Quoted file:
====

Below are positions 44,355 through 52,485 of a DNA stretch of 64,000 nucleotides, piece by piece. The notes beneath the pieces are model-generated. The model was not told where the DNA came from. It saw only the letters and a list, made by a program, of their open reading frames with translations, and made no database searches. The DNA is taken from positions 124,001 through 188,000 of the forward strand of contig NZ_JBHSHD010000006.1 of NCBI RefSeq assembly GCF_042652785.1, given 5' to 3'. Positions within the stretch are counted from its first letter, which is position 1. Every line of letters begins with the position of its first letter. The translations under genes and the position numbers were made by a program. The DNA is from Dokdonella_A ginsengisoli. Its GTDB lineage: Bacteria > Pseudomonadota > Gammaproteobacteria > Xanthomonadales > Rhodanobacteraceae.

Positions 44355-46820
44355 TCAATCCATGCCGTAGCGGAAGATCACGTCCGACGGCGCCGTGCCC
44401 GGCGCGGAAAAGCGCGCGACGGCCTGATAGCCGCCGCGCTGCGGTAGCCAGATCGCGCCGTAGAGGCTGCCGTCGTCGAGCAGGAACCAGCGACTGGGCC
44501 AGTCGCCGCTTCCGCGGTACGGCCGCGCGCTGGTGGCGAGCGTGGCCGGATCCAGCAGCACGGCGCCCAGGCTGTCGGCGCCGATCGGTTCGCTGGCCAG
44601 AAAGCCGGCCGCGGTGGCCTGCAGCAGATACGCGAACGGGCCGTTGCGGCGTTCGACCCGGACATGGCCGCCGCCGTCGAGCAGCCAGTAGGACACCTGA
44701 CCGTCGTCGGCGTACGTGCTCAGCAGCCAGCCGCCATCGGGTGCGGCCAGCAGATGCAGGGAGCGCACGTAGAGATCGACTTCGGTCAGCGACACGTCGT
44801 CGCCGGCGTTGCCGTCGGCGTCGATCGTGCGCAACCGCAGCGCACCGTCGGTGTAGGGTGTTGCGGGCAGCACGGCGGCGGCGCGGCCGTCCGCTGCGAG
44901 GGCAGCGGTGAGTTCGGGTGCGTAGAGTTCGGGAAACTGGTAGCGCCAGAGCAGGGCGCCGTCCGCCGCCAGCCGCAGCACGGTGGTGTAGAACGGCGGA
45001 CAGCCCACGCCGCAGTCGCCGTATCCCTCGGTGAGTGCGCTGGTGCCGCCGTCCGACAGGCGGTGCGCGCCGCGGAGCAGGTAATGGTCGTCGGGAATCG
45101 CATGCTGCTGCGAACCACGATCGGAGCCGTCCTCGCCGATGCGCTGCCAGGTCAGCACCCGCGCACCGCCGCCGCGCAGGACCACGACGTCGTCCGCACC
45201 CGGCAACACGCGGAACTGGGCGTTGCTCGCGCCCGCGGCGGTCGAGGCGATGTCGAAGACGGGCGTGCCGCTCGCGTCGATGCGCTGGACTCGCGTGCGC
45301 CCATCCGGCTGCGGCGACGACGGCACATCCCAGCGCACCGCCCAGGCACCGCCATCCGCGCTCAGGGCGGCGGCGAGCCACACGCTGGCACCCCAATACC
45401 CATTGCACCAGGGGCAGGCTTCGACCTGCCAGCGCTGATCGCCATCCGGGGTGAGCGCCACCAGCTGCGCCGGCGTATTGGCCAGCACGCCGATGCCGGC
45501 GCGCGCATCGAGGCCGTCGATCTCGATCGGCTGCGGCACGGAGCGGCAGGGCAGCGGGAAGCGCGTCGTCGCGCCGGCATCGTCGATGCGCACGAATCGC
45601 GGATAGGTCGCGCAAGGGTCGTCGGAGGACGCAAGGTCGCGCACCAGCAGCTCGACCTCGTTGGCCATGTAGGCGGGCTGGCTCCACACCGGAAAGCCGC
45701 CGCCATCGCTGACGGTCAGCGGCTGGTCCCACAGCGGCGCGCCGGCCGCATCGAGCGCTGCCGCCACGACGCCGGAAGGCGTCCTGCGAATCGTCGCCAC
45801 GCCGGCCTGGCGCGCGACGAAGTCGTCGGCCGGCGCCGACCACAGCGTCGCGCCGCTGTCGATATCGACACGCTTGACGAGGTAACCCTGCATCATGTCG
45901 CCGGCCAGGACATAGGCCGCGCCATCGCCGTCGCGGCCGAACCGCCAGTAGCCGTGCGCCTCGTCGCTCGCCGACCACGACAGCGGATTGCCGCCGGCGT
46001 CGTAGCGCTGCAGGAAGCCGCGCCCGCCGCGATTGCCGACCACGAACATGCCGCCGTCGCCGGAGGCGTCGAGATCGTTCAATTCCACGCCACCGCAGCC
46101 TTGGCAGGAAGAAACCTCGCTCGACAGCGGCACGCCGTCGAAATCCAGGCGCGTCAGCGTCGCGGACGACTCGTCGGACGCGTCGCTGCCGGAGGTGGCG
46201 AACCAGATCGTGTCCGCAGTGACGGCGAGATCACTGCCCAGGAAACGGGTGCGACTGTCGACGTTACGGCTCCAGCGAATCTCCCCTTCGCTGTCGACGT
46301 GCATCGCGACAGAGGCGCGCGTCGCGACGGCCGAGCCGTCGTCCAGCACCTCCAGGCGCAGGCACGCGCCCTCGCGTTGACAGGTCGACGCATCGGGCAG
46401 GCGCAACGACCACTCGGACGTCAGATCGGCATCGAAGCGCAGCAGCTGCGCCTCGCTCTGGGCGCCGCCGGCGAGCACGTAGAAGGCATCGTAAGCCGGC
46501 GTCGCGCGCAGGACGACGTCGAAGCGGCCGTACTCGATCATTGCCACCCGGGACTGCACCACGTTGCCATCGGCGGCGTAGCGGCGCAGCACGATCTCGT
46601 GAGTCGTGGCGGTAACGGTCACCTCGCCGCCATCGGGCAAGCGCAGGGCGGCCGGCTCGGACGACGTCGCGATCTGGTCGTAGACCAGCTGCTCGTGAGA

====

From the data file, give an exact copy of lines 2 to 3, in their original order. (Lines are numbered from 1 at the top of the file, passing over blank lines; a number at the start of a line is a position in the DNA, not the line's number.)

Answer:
Positions 44355-46820
44355 TCAATCCATGCCGTAGCGGAAGATCACGTCCGACGGCGCCGTGCCC